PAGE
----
LK Bennett’s creditors, including suppliers, are thought to be owed more than £31.9m, a report from administrator EY has shown.
UK and Ireland creditors are owed more than £31.4m, mainland Europe creditors are owed €297,191 (£272,252) and US dollar creditors are owed $499,973 (£458,018).
It is estimated that only £600,000 will be available to be distributed among all the unsecured creditors under insolvency legislation.
The administrator’s proposal estimates preferential creditors are owed £26,000, in respect of claims for employees’ salaries, holiday pay and pension contributions. Wells Fargo, LK Bennett’s principal secured lender, was owed around £9.2m on 7 March, but has since received £5.4m.
Among the creditors owed the most are:
- Cavendish Holdco Limited (of which LK Bennett founder Linda Bennett is a director): £17.1m
- HM Revenue and Customs: £1.9m
- Aptos Solutions UK: £392,000
- Advanced Supply Chain Ltd (Corby): £313,171
- CCS Mclays: £115,523
LK Bennett appointed Dan Hurd, Hunter Kelly and Craig Lewis of accountancy firm EY as joint administrators of its UK business on 7 March. On 12 April Rebecca Feng, who ran LK Bennett’s Chinese franchises, bought the UK, Ireland and wholesale business of the premium womenswear retailer for £9.8m under the company Byland UK.
The retailer has debts owed to it by wholesale customers and concession partners totalling £1.7m. The document indicated, however, that some of these are “bad debts” and so the overall figure is likely to be lower.
Meanwhile, retention of title claims totalling £743,215 have been submitted by suppliers for goods that have not yet been paid for by the company. According to the document under the terms of the sale Byland, Feng’s company, is entitled to possession of all UK and Ireland stock, including stock subject to ROT. The document states Byland is currently “dealing with the claims made”.
Darren Topp, CEO of LK Bennett, told Drapers: “We are three months in, and the focus has been on getting the business back up and running. We have been negotiating with all the suppliers and stakeholders to get the business operating as near as normal as we possibly can. We are pleased we have made significant progress on that.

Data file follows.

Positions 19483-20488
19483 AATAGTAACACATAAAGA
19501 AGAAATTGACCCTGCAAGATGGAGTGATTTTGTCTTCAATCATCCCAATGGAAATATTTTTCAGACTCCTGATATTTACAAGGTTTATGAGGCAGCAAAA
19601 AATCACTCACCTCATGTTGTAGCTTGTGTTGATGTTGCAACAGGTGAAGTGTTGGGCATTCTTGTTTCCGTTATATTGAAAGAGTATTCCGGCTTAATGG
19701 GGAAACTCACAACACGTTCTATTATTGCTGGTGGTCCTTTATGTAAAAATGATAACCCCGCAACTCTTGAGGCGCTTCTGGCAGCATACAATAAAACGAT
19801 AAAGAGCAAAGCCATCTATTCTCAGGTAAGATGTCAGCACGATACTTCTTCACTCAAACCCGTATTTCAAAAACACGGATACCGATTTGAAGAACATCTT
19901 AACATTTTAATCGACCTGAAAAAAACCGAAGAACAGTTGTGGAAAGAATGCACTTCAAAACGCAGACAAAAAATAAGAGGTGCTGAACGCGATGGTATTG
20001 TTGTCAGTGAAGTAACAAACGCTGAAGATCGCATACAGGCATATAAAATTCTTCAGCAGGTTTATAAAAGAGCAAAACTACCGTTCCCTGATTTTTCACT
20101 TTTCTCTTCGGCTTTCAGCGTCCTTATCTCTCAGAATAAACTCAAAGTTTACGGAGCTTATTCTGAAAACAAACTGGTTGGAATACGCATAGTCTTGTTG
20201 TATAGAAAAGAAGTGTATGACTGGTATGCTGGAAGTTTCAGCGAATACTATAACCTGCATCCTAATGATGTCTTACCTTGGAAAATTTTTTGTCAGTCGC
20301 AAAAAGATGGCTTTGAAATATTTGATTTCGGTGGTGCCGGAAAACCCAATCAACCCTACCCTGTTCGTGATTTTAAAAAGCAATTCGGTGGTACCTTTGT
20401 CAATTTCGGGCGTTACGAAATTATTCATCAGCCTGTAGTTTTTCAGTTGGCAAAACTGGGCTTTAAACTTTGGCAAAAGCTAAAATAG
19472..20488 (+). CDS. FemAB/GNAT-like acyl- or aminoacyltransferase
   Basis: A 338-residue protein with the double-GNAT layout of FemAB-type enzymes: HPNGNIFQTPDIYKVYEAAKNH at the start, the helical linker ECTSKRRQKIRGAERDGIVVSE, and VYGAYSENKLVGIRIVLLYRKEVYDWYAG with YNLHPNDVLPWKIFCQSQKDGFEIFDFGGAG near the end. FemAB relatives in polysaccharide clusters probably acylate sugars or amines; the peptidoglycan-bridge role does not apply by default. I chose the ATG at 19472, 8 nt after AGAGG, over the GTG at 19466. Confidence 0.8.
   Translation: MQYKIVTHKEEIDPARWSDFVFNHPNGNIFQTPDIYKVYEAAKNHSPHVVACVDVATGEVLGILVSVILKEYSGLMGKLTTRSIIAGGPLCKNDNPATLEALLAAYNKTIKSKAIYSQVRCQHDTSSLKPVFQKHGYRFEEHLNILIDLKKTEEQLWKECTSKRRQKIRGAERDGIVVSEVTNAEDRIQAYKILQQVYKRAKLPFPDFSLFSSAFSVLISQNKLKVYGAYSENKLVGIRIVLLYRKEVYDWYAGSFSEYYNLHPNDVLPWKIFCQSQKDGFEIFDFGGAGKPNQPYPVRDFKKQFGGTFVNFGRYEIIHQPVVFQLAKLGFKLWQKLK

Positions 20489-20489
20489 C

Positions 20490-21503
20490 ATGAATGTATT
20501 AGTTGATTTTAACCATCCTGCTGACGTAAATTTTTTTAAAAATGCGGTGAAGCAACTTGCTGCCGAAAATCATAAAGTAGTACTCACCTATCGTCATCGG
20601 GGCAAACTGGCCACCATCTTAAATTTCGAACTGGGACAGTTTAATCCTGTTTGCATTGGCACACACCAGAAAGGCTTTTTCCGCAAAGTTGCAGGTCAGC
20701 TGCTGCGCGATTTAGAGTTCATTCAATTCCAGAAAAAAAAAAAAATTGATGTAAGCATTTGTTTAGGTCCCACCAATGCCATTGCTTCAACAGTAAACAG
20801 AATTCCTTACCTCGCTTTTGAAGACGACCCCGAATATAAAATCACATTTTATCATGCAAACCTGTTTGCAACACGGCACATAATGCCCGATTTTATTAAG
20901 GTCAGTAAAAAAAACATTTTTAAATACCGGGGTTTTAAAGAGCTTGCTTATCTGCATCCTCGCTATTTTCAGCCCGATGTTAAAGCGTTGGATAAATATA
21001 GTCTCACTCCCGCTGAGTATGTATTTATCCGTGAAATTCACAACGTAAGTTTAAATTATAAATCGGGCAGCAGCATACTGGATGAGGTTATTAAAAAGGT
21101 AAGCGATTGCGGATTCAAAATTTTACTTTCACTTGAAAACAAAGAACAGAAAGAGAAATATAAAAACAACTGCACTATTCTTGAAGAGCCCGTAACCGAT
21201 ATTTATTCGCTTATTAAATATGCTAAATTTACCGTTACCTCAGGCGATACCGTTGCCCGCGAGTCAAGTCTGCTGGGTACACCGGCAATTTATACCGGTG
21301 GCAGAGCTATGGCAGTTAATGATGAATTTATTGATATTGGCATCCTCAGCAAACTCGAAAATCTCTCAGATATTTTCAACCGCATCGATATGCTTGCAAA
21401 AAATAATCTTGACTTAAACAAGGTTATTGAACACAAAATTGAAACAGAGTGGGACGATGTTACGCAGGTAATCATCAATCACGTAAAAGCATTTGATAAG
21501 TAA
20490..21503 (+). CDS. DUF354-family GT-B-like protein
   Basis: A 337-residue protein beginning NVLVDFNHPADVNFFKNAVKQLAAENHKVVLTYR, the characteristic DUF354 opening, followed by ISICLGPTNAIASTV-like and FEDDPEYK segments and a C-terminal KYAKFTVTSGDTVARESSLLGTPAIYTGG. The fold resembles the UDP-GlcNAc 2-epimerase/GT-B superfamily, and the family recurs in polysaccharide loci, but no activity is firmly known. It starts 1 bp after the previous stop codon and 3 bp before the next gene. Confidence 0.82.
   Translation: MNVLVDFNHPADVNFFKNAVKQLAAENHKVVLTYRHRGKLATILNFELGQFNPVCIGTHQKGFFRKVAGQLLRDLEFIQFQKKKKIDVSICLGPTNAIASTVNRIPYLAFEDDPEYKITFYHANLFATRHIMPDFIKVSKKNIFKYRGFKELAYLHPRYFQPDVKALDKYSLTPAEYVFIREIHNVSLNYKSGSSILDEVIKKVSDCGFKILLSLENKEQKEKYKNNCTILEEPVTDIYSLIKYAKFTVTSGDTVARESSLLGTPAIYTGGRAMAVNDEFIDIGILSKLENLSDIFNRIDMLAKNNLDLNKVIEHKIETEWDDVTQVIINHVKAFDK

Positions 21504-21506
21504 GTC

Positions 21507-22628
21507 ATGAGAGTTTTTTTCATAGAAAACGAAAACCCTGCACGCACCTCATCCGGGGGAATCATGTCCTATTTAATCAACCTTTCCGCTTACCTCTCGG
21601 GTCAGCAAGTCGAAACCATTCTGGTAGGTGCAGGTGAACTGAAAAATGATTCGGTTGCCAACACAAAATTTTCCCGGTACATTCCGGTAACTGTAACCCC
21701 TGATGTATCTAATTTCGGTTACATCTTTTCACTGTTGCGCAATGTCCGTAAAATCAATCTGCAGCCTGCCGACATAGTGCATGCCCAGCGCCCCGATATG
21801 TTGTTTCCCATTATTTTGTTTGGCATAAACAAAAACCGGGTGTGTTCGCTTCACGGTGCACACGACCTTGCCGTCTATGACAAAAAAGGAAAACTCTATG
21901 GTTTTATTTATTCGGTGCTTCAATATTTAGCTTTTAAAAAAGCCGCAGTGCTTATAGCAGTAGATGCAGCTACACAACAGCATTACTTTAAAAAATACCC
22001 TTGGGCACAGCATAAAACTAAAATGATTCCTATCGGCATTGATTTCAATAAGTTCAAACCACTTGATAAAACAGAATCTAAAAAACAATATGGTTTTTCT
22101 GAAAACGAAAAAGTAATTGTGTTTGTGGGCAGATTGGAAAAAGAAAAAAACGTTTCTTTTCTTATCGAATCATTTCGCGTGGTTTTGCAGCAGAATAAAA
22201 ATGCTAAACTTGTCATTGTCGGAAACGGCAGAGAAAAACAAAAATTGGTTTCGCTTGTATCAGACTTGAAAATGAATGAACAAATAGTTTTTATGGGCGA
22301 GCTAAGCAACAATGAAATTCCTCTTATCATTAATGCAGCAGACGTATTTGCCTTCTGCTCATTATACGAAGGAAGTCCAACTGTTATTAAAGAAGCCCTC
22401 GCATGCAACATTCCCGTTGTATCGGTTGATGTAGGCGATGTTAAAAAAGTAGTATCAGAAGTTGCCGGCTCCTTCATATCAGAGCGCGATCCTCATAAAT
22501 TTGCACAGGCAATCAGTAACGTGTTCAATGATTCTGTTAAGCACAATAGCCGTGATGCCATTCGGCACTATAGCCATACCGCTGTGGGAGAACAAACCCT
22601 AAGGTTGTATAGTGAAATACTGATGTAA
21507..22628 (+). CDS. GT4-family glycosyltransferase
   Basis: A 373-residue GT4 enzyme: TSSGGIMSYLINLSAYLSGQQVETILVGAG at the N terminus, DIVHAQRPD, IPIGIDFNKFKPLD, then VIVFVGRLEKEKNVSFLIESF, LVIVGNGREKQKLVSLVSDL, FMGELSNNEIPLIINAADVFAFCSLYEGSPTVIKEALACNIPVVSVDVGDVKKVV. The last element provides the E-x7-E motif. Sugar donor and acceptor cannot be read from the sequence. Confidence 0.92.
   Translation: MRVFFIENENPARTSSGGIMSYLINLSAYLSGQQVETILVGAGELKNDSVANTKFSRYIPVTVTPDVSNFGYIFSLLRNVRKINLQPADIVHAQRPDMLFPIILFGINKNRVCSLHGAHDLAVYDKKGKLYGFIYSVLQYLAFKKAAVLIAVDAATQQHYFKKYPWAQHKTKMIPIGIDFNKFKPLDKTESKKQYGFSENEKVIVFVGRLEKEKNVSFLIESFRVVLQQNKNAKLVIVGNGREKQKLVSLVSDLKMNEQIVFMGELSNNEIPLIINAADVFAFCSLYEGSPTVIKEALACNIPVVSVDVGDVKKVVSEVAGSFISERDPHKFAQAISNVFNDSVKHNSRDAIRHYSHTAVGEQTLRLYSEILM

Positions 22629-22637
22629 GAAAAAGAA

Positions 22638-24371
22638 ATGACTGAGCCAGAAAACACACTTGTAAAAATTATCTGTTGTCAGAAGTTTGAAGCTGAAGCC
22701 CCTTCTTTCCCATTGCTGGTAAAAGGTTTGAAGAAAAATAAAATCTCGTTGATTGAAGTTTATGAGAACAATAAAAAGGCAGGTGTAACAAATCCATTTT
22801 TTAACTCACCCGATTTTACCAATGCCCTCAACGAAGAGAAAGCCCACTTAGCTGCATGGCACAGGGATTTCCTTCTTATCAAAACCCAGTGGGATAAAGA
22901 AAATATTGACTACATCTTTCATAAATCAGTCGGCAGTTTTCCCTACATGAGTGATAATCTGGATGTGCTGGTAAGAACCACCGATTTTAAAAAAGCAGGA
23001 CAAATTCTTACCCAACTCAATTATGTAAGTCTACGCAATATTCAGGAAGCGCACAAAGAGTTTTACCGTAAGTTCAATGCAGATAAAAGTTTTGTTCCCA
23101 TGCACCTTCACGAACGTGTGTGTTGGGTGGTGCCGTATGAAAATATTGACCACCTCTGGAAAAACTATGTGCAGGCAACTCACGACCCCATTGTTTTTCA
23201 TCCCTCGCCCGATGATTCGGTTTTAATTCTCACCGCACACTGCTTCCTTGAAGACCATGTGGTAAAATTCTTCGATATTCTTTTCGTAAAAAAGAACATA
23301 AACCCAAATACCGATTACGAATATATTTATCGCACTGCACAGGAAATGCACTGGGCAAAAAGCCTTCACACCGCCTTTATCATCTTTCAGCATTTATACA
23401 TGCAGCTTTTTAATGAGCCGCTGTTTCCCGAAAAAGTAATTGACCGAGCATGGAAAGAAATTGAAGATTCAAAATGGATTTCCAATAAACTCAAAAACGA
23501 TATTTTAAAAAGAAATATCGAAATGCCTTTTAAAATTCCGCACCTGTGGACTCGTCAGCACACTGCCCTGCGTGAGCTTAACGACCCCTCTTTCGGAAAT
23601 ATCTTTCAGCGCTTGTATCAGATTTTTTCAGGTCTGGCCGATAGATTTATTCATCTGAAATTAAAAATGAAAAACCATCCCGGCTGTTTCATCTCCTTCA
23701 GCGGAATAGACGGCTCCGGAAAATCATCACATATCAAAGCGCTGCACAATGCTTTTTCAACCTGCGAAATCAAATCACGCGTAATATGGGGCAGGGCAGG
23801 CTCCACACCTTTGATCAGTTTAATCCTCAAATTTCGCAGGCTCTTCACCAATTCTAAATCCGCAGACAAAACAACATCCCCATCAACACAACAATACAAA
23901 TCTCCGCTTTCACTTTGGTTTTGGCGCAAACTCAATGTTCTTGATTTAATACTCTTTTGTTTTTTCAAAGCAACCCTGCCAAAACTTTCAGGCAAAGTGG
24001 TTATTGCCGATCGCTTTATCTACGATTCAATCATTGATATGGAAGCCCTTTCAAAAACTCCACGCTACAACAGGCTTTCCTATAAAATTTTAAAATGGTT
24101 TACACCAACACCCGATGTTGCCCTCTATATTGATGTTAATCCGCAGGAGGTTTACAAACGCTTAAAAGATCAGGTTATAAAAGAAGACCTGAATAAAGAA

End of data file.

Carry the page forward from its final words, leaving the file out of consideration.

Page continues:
“We are starting the store upgrading programme in August and other developments in terms of products, marketing, visual merchandising. There has been a general investment in the business in terms of the look and feel of the products, the stores and service.”
When the company fell into administration, it was announced that there would be 55 redundancies across the head office and five store closures in Meadowhall in Sheffield, Bristol, Liverpool and Brent Cross and Westbourne Grove in London. At the time, LK Bennett employed around 480 staff in the UK across 39 stores, 37 concessions and its London head office.
The notice of administrator’s proposals shows that Byland’s offer did not include 15 of the company’s remaining retail stores. Consequently those unnamed stores were closed on 12 April, resulting in an additional 100 redundancies being made between 12 April and 17 April. In total, the sale safeguarded 388 jobs across the business.
EBITDA for the five months to December 2018 was a loss of £2.5m, the document shows. For the year to 31 July 2017, LK Bennett had an operating loss of £5.9m.